'Two Wings' Concert Celebrates The Music Of The Great Migration Singer Alicia Hall Moran and pianist Jason Moran mix original music works with 20th century spoken word to reflect on The Great Migration, when African Americans moved from the South to the North.
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'Two Wings: The Music Of Black America In Migration' Celebrates Journey Millions Took

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'Two Wings: The Music Of Black America In Migration' Celebrates Journey Millions Took

'Two Wings: The Music Of Black America In Migration' Celebrates Journey Millions Took

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MARY LOUISE KELLY, HOST:

Now the story of an evening of music that celebrates the Great Migration, when millions of African Americans left the South between 1916 and 1970. The concert - "Two Wings: The Music Of Black America In Migration." It includes chamber music, the spoken word, blues and jazz. "Two Wings" has its last performance tonight at the Symphony Center in Chicago. Here's NPR's Walter Ray Watson.

WALTER RAY WATSON, BYLINE: For singer Alicia Hall Moran and pianist Jason Moran, creating "Two Wings" was a deeply personal process. They live in Harlem with their 11-year-old twin sons. Jason Moran says they're surrounded by art and culture born of the Great Migration.

JASON MORAN: Looking up across the street at the hospital and see Charles Alston, you know, sculpture coming out of the wall. I mean, Aaron Douglas paintings are in the YMCA on 135th Street.

(SOUNDBITE OF SONG, "HOW YA GONNA KEEP 'EM DOWN ON THE FARM?")

ALICIA HALL MORAN: (Singing) How ya gonna keep 'em down on the farm after they've seen Paris?

WATSON: Alicia Hall Moran sings the pop tune, "How Ya Gonna Keep 'Em Down on the Farm?" In this context, it's asking about a better life for African American soldiers returning from World War I. She says creating this concert has been a journey for her.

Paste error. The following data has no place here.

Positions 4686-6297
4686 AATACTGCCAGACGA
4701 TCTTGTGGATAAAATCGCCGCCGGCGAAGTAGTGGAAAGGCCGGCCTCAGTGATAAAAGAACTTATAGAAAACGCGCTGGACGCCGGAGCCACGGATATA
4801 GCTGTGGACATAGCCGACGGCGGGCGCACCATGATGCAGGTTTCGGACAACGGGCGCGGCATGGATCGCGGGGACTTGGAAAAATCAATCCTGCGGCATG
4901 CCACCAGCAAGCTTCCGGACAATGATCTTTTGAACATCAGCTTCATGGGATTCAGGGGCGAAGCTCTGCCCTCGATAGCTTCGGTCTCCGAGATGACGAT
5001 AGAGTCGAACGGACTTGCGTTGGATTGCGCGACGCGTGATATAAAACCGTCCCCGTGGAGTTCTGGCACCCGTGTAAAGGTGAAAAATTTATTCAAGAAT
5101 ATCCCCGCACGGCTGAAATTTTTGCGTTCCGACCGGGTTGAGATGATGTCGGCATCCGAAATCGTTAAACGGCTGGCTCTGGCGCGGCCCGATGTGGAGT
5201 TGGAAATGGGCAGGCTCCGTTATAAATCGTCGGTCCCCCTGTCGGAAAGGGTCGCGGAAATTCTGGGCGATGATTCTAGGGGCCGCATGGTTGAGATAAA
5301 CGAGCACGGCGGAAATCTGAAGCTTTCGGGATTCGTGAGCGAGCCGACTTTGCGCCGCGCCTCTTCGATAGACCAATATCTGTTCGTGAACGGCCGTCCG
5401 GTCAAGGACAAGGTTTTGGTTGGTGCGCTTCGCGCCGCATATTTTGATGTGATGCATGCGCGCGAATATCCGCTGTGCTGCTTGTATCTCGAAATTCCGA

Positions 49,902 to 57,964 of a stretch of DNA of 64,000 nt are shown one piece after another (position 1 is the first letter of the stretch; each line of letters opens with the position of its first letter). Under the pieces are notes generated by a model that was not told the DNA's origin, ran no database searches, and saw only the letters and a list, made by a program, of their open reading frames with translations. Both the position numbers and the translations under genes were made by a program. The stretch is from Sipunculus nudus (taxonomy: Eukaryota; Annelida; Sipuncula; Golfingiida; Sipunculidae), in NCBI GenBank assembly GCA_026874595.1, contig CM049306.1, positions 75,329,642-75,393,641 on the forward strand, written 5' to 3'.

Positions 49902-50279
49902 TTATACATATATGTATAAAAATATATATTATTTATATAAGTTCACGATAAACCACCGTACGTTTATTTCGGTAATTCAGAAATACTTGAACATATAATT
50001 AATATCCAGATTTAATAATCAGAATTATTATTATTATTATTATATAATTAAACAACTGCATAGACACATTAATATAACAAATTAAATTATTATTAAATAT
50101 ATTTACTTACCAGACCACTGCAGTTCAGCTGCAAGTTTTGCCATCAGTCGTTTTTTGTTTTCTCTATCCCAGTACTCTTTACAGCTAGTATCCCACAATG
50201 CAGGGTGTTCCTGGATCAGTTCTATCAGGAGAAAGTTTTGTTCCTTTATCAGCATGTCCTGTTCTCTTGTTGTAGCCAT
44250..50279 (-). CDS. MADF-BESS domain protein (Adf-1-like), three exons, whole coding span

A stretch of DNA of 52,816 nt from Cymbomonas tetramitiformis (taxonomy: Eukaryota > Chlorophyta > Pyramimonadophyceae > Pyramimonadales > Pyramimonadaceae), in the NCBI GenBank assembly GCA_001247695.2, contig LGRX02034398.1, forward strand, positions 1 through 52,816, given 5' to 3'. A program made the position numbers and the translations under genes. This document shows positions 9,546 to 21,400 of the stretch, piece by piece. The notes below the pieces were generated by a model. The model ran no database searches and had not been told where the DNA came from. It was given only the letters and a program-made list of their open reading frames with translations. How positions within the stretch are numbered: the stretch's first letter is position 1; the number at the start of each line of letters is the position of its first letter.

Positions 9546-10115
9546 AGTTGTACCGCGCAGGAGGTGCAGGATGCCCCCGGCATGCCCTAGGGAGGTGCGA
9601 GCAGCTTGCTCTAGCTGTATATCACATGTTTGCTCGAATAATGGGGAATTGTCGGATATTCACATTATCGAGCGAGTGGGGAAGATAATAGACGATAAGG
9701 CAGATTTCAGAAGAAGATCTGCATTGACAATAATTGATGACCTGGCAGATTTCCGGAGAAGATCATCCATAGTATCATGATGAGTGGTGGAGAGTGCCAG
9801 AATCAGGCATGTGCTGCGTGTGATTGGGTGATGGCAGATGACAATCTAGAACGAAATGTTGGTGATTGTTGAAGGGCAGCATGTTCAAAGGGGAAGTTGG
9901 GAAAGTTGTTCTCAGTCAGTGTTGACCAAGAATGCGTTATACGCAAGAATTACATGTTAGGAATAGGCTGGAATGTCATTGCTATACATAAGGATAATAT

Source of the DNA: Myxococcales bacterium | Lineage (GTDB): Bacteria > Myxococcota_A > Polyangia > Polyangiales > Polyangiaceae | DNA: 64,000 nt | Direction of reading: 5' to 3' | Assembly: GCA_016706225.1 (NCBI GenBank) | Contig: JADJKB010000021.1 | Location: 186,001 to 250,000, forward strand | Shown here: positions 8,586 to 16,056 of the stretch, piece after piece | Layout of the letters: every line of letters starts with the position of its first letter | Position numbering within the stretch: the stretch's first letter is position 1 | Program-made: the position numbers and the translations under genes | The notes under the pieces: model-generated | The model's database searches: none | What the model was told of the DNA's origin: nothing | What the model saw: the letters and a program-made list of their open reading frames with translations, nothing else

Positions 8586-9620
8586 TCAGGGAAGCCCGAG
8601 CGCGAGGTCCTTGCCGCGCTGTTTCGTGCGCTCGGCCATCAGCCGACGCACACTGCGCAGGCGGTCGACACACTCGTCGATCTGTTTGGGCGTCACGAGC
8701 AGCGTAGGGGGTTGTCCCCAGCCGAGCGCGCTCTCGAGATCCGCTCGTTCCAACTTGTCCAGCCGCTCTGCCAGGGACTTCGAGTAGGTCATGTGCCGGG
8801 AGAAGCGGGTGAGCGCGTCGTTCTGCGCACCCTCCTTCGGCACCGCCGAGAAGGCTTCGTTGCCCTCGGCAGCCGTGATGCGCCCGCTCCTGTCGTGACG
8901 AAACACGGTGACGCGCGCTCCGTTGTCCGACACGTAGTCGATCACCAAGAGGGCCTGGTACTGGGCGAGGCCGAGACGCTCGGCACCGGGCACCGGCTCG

HALL MORAN: I could not tell you the gratitude I've learned to experience because of doing this research for the people who stayed and the people who left and also the people who made the journeys back in between.

(SOUNDBITE OF SONG, "HOW YA GONNA KEEP 'EM DOWN ON THE FARM?")

HALL MORAN: (Singing) After they've seen Paris?

WATSON: The concert mixes moods, sometimes sustaining a feeling of peril. Opera tenor Lawrence Brownlee sings this spiritual.

(SOUNDBITE OF SONG, "THERE'S A MAN GOING 'ROUND TAKING NAMES")

LAWRENCE BROWNLEE: (Singing) There's a man going 'round taking names. He has taken my brother's name and has left my heart in pain.

WATSON: "Two Wings" premiered at Carnegie Hall, then went to Kennedy Center in Washington, D.C. - where the music in this story comes from - then to Hamburg, Germany, and now Chicago. During the concert, performers and speakers follow one another and sometimes overlap.

(SOUNDBITE OF SONG, "CAROLINA SHOUT")

WATSON: Jazz, of course, was a big part of the Great Migration. And here, Jason Moran plays stride piano, made popular in the 1920s.

(SOUNDBITE OF JASON MORAN PERFORMANCE OF "CAROLINA SHOUT")

MORAN: James P. Johnson kind of made a piece of music called the "Carolina Shout" in a way to also acknowledge people who left the Carolinas to come up North. And all of these musicians - and especially pianists in Harlem - would have to learn this song so that they could battle each other on it.

(SOUNDBITE OF JASON MORAN PERFORMANCE OF "CAROLINA SHOUT")

WATSON: The Morans, as artists and people of color, think deeply about how the past is preserved and kept vital through culture.

(SOUNDBITE OF SONG, "FEELING GOOD")

HALL MORAN: (Singing) It's a new day. It's a new life for me. It's a new dawn. It's a new day. It's a new life for me. It's a new dawn. It's a new day. It's a new...

WATSON: In part, this is how Alicia Hall Moran does it with a Nina Simone tune.

(SOUNDBITE OF SONG, "FEELING GOOD")

HALL MORAN: (Singing) And I'm feeling good.

WATSON: Keeping the Great Migration alive and breathing through song. Walter Ray Watson, NPR News.

(SOUNDBITE OF SONG, "FEELING GOOD")

HALL MORAN: (Singing) My birds, my sky, my stars, my sun.

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